Throwback Thursday – Remember the Alaskan Way Viaduct?
The 2001 Nisqually earthquake highlighted the fact
that the Alaskan way viaduct is nearing the end of its
useful life. After the earthquake, portions of the surface
street and a section of the viaduct settled over 5 inches
and were continuing to settle. Design experts have
examined replacing the central waterfront portion of
the viaduct and seawall with a variety of solutions that
include new elevated structures or surface roadways
or underground tunnels. The target date for removing
the viaduct is 2012, but before that, the settled portion
of the viaduct needed to be addressed.
Scope of Work
A new foundation was designed, using micropiles
and reinforced concrete around the outside of the
existing foundations of the four settled viaduct
columns. Micropiles were chosen because the drilling
equipment can work within the limited space beneath
the viaduct structure. A total of 88 micropiles with a
design load of 190 kips each were specified. The design
of the micropiles was left to the contractor.
Before construction began, a test program was run to
prove the adequacy of the contractor’s micropile design.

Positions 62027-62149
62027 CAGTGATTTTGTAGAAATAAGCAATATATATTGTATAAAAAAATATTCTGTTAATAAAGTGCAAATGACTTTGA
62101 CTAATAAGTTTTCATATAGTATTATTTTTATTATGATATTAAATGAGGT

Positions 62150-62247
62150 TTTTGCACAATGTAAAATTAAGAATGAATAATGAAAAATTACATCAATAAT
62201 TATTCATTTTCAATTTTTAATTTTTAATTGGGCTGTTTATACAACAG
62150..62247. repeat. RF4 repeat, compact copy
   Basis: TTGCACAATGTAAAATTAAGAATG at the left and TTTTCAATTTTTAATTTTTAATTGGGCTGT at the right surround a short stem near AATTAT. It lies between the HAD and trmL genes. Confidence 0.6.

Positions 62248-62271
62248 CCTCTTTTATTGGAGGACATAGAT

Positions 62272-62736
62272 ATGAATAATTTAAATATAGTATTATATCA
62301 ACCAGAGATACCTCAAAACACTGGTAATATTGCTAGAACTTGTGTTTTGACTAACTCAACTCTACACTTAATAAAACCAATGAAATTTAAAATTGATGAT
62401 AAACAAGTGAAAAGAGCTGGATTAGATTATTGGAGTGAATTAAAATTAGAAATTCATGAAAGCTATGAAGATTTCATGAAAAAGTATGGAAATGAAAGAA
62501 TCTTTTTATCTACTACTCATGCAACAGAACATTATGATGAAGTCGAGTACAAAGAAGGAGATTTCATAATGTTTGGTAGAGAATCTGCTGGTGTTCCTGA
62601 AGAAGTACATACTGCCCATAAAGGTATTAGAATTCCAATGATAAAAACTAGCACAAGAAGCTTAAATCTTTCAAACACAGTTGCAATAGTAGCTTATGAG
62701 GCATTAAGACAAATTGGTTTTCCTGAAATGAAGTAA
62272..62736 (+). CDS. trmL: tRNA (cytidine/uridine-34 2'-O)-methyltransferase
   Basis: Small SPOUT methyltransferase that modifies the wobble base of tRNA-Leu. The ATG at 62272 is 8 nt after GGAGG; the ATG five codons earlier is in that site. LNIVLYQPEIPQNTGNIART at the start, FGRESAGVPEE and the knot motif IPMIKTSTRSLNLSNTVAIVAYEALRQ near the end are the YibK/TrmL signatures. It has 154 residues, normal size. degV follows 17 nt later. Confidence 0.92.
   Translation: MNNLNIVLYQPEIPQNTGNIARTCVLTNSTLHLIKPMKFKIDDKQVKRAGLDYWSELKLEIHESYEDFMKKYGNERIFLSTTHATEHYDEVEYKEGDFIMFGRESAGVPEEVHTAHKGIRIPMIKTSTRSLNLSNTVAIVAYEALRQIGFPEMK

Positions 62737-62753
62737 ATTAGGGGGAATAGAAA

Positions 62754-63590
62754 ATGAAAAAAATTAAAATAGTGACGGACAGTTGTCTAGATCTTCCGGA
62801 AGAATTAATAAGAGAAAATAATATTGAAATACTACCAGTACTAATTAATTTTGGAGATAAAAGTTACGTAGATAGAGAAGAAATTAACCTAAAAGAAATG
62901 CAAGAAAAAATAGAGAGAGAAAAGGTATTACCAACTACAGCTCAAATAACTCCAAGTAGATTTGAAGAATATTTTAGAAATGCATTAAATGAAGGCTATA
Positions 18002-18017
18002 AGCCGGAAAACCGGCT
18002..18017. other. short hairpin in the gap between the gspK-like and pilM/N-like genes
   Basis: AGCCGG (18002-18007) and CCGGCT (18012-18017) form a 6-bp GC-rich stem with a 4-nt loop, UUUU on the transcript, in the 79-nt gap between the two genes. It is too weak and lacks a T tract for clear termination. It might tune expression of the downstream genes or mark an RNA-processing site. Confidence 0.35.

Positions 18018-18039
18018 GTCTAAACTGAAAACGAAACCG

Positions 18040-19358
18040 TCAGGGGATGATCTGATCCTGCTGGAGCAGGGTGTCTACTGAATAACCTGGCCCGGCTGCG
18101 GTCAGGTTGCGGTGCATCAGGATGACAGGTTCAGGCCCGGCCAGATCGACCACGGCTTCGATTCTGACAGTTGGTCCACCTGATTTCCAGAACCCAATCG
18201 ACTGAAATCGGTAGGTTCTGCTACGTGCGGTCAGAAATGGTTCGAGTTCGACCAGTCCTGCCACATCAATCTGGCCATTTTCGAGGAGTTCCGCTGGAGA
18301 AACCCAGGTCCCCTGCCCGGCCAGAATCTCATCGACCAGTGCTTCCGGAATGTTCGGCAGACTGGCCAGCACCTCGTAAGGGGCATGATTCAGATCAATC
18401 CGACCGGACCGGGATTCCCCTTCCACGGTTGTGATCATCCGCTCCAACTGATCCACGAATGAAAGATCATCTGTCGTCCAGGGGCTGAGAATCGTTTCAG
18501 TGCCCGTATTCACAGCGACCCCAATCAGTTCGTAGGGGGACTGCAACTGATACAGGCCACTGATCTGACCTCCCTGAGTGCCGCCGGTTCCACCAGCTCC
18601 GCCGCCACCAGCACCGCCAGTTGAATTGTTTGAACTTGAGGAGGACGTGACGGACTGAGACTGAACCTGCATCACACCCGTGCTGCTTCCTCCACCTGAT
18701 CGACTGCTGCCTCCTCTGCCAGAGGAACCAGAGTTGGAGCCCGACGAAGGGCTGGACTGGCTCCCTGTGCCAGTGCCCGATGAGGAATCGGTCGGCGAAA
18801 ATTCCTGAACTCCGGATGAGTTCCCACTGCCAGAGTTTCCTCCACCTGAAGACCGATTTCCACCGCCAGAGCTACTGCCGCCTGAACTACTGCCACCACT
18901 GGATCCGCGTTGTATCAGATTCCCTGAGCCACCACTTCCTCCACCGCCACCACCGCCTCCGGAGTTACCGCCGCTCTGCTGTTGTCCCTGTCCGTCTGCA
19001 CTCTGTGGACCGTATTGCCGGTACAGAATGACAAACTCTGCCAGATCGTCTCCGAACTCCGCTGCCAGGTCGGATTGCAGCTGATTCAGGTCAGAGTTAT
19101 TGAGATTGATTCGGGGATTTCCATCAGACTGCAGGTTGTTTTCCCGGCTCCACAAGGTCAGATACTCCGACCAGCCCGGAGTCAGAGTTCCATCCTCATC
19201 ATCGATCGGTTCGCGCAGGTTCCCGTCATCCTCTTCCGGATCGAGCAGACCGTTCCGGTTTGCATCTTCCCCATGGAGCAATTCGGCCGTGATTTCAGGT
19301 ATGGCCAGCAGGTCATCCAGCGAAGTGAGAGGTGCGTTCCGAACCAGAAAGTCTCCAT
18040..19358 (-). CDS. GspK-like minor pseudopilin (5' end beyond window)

NW Cascade installed two test micropiles and tested
them in both tension and compression. The testing was
specified to be to 167% of design load, but the tests were
run 250% of design load (475kips) without failure.
Northwest cascade installed the micropiles with a track
mounted Klemm 806-4 drill that sat on the existing pavement
and reached down into the shored excavation around each
column. The micropiles consisted of an 7” diameter steel
casing that was drilled down through approximately 30
feet of fill and soft wet sands, and another 30 feet into the
competent marine deposits. Grade 75 #20 Dywidag epoxy
coated threadbars were placed inside the casing and each
micropile was pressure grouted through the casing. In order
to ensure that the minimum embedment of 30 feet into marine
deposits was achieved, NWC used an unbonded length of 50
feet giving the micropile a total length of 80 ft. The micropiles
were capped with plates and a reinforced concrete cap that
attached to the sides and top of the existing footings with